It is still a further object of the present invention to provide an improved baseball glove which children and adults will find both useful and attractive to use in order to improve their play in hard ball such as baseball;

It is still a further object of the present invention to provide a baseball glove wherein the palm portion can be manually inflated, but upon being struck by a baseball, is automatically deflated so as to prevent the ball from rebounding out of the glove.

BRIEF DESCRIPTION OF THE DRAWINGS

For a further understanding of the nature and objects of the present invention, reference should be had to the following detailed description taken in conjunction with the accompanying drawings, in which like parts are given like reference numerals, and wherein:

FIG. 1 illustrates an overall view of the preferred embodiment of the apparatus of the present invention;

FIG. 2 illustrates an isolated view of the inflation chambers, including the means to inflate and deflate the chambers, in the preferred embodiment of the present invention;

FIGS. 3A and 3B illustrate cross-section views of the two inflation chambers illustrating the one-way valves incorporated therein;

FIG. 4 illustrates a side cutaway view of the pumping element to inflate the chambers in the preferred embodiment of the present invention;

FIG. 5 illustrates a side cutaway view of the valve member for manually deflating the chambers in the preferred embodiment of the present invention;

FIG. 6 illustrates an overall view of the valving system of the present invention during inflation of the chambers;

FIG. 7 illustrates a frontal view of a baseball impacting against the inflated chambers during use;

FIG. 8 illustrates a view of the apparatus of the present invention during manual deflation of the chambers; and

FIGS. 9A and 9B illustrate representative views of the action of the inflation chambers before and after impact of a fast-moving baseball, respectively.

DETAILED DESCRIPTION OF THE PREFERRED EMBODIMENT

FIGS. 1 through 9B illustrate the preferred embodiment of the present invention by the numeral 10. Improved fielders glove 10 comprises an overall glove member 12, which includes a lower hand, or palm portion 14, a plurality of finger portions 15, 16, 17, and 18, and a thumb portion 20, connectedly engaged to the lower hand portion 14, for defining the glove 10 into which the wearer would position his hand. There is further included a web portion 22, which is an elongated section of fabric, more preferably leather, which extends between the gap formed between the thumb portion 20 and the index finger portion 15. As is illustrated, each of the finger portions 15 through 18 are secured together, typically, by a series of leather cross stitching 24, so that the glove from the lower most edge 26 of the palm portion 14 to the tips 28 of the fingers and thumb forms a means to either stop, or preferably catch a fast-moving baseball during play.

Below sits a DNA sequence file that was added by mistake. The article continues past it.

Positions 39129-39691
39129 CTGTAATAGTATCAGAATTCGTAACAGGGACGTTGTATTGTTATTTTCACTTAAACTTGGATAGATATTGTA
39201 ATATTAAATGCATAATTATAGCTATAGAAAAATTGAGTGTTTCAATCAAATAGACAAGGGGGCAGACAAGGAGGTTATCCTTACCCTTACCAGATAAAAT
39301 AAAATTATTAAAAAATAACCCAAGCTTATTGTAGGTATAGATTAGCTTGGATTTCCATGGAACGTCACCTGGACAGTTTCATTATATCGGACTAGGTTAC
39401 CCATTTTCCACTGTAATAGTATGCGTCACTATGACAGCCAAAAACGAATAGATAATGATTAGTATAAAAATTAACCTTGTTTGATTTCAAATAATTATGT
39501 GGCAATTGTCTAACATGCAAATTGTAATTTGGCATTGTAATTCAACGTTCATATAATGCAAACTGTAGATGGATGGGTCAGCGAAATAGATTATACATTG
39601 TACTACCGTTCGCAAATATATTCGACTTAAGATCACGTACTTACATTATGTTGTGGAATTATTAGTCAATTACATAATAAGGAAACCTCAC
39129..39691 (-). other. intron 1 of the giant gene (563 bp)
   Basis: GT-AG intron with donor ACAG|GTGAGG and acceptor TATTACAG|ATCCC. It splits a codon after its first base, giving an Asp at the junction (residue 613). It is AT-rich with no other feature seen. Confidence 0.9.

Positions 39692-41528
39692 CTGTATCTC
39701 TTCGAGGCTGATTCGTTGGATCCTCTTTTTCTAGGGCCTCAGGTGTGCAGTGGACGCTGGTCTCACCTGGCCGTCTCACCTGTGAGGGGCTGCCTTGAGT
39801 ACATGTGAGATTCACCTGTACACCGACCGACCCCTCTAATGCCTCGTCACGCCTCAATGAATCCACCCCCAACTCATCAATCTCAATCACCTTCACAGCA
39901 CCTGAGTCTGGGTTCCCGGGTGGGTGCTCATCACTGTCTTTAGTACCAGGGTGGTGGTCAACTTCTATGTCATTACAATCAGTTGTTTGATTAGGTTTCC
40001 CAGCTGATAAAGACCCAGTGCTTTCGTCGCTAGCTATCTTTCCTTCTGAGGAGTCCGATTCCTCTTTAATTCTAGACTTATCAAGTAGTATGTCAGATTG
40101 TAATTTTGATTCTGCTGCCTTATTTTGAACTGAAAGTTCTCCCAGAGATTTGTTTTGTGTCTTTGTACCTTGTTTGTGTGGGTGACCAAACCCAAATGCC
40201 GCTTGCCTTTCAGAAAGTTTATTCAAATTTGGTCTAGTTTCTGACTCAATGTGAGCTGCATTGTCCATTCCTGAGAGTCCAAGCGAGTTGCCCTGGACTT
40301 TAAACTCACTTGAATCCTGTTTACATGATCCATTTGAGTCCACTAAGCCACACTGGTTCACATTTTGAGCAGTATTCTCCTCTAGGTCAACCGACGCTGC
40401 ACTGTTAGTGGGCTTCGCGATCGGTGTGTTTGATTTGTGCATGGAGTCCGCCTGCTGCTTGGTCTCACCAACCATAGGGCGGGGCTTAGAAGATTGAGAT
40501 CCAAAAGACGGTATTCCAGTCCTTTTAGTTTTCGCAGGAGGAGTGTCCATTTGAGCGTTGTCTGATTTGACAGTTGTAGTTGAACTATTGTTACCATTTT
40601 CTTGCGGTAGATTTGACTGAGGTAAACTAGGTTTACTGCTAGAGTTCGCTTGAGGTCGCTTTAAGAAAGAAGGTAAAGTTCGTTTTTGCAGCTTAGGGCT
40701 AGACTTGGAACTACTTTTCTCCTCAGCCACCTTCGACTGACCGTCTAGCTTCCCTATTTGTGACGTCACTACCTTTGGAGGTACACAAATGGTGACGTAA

As in all gloves, and like the present glove 12, the glove, along its backside would provide an upper layer of leather stitched along edge 26 with stitching 29, with the upper layer forming the upper wall of the glove 12, so that the wearer could slide his hand in the glove 12 when ready to play. Typically, the web portion 22 would serve as the principal area of the glove for stopping or catching a baseball, since there is no contact to the players hand by the ball and the thumb and forefinger is able to surround the ball as it strikes the web 22.

However, many balls are caught by the wearer of the glove 12, during the course of a game in the palm portion 14, which can be defined as that area of the glove between the lower ends 30 of the fingers and thumb 20 and the lower edge 26 of the palm portion 14. To catch a ball in this area of the glove is often undesirable since in most gloves, the palm portion includes no padding whatsoever, other than along the lower edge 26, as do the finger and thumb portions, but is simply comprised of an outer layer of fabric, preferably leather 34, and an inner layer of leather of other lightweight material next to the players hand. Therefore to be struck with a fast-moving baseball in this area of the glove is painful, and certainly uncomfortable, particularly to children who are not as skilled and are just learning the game.